CYCLOPHOSPHAMIDE AND HUMAN ORGAN TRANSPLANTATION

T. E. Starzl, I. Penn, G. Schroter, C. W. Putnam, C. G. Halgrimson, G. Martineau, H. Amemiya, C. G. Groth

Research output: Contribution to journalArticlepeer-review

43 Scopus citations

Abstract

Cyclophosphamide, a drug that has not previously had an important role in whole-organ transplantation, was given as a primary immunosuppressant to one liver and eleven kidney recipients, in combination with prednisone and horse antilymphocyte globulin. One of the patients died despite good renal-graft function. Two kidneys from a common cadaveric donor failed. The other nine patients have excellent function of their homografts after 2-3 months. Cyclophosphamide was substituted for azathioprine in one hepatic and five renal recipients who were suspected of having liver toxicity from azathioprine 3 months to almost 8 years post-transplantation. Graft function was maintained after this change, and the evidence of liver injury subsided.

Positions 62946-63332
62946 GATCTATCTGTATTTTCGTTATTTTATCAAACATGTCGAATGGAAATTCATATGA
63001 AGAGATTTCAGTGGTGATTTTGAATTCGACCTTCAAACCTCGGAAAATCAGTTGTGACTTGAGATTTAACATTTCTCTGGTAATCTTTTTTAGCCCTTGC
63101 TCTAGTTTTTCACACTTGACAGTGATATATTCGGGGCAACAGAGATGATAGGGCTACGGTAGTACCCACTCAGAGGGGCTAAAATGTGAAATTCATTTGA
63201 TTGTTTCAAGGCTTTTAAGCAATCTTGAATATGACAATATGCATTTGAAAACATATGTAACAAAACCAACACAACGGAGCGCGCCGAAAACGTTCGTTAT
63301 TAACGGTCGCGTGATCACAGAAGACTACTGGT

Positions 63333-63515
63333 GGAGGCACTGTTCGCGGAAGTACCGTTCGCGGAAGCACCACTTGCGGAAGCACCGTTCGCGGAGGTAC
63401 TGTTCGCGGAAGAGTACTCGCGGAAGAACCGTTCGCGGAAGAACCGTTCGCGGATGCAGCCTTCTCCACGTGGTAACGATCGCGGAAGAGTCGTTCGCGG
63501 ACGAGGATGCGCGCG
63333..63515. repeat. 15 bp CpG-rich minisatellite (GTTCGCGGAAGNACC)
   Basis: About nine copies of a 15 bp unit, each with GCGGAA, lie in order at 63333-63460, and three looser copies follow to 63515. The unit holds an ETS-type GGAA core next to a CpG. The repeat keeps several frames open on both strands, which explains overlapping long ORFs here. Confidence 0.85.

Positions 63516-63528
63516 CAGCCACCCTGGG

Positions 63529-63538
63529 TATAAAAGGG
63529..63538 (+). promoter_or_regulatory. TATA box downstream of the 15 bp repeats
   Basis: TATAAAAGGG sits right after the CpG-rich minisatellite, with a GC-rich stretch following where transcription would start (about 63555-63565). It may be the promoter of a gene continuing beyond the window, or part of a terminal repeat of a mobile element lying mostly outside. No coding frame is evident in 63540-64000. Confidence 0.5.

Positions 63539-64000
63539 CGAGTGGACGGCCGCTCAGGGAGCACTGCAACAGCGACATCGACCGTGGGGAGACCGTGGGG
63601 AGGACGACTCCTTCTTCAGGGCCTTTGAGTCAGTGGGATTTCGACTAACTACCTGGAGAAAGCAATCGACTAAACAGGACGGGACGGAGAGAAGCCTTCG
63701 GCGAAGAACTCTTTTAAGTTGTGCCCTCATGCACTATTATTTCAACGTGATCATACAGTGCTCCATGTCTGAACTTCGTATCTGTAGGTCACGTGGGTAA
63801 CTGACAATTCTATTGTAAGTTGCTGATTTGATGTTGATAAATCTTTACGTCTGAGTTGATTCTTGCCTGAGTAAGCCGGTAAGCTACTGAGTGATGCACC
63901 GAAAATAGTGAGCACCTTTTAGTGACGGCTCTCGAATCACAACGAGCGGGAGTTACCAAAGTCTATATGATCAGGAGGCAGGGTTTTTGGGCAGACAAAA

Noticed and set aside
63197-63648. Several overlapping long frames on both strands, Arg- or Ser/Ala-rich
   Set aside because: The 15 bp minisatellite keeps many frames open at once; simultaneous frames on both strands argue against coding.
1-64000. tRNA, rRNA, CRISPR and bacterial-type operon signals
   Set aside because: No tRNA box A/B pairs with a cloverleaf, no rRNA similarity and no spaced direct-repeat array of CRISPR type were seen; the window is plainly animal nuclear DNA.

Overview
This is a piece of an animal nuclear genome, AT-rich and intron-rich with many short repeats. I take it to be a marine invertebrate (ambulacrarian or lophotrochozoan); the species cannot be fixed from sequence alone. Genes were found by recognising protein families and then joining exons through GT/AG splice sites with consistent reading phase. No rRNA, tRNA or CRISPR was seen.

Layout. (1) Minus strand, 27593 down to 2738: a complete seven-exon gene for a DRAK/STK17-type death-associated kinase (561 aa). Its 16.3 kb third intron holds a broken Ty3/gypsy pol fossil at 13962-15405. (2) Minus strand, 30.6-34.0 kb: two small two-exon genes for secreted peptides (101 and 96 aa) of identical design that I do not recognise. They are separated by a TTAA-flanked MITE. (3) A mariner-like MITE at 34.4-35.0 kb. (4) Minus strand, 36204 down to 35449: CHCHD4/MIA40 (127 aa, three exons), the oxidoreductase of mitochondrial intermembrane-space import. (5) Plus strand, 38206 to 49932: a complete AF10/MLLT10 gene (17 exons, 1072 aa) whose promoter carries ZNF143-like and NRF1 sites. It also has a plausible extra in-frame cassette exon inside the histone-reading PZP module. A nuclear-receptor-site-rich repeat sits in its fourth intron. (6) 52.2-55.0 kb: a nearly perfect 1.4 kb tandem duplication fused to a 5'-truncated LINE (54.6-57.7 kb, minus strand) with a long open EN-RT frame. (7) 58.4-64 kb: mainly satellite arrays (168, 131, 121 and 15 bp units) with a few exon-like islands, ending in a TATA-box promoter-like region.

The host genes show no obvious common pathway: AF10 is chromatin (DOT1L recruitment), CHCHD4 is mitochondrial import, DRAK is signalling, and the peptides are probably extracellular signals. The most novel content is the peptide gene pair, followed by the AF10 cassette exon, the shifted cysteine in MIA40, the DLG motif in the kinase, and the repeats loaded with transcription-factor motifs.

Original languageEnglish (US)
Pages (from-to)70-74
Number of pages5
JournalThe Lancet
Volume298
Issue number7715
DOIs
StatePublished - Jul 10 1971
Externally publishedYes

ASJC Scopus subject areas

  • Medicine(all)

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